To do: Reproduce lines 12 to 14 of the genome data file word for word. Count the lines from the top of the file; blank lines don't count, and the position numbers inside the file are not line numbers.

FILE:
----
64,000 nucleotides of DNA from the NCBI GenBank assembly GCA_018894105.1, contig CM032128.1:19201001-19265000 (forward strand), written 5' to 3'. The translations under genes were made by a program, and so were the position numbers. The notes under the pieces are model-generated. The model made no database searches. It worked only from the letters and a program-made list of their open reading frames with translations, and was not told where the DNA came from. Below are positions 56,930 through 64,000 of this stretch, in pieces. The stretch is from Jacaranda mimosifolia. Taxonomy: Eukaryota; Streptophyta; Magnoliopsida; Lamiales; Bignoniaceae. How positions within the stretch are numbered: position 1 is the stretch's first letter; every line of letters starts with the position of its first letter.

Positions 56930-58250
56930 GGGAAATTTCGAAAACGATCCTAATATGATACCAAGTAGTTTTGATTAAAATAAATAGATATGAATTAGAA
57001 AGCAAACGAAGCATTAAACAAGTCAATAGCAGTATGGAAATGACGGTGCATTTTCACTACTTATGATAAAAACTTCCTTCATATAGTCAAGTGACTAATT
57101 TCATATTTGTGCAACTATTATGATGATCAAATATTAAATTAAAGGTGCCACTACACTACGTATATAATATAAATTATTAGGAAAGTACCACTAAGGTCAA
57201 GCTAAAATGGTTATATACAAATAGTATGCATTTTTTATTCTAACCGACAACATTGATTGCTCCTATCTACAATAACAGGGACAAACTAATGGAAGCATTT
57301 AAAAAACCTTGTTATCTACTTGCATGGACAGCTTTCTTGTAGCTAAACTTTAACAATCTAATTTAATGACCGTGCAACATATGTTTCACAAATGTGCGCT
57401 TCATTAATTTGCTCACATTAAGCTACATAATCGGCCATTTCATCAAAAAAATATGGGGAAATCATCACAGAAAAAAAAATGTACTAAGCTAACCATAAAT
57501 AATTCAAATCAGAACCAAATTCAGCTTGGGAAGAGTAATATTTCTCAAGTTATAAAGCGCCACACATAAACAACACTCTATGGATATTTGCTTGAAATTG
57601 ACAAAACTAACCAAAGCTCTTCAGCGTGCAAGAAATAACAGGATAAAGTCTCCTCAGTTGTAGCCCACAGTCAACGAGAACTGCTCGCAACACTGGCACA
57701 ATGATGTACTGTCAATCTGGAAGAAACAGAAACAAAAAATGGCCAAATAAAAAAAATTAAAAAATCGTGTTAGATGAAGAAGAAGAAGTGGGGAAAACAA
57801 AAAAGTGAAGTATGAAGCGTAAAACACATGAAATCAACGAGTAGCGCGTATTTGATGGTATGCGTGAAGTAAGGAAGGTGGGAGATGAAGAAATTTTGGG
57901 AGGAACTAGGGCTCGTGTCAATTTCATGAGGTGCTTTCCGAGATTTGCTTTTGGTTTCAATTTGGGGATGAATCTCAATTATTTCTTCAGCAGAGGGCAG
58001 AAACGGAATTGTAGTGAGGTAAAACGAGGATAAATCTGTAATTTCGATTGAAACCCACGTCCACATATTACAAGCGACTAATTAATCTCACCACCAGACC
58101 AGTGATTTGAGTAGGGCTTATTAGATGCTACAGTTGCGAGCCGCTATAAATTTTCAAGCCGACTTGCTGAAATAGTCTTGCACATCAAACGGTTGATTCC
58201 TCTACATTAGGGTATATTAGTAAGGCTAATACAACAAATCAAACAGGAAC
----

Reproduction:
57801 AAAAGTGAAGTATGAAGCGTAAAACACATGAAATCAACGAGTAGCGCGTATTTGATGGTATGCGTGAAGTAAGGAAGGTGGGAGATGAAGAAATTTTGGG
57901 AGGAACTAGGGCTCGTGTCAATTTCATGAGGTGCTTTCCGAGATTTGCTTTTGGTTTCAATTTGGGGATGAATCTCAATTATTTCTTCAGCAGAGGGCAG
58001 AAACGGAATTGTAGTGAGGTAAAACGAGGATAAATCTGTAATTTCGATTGAAACCCACGTCCACATATTACAAGCGACTAATTAATCTCACCACCAGACC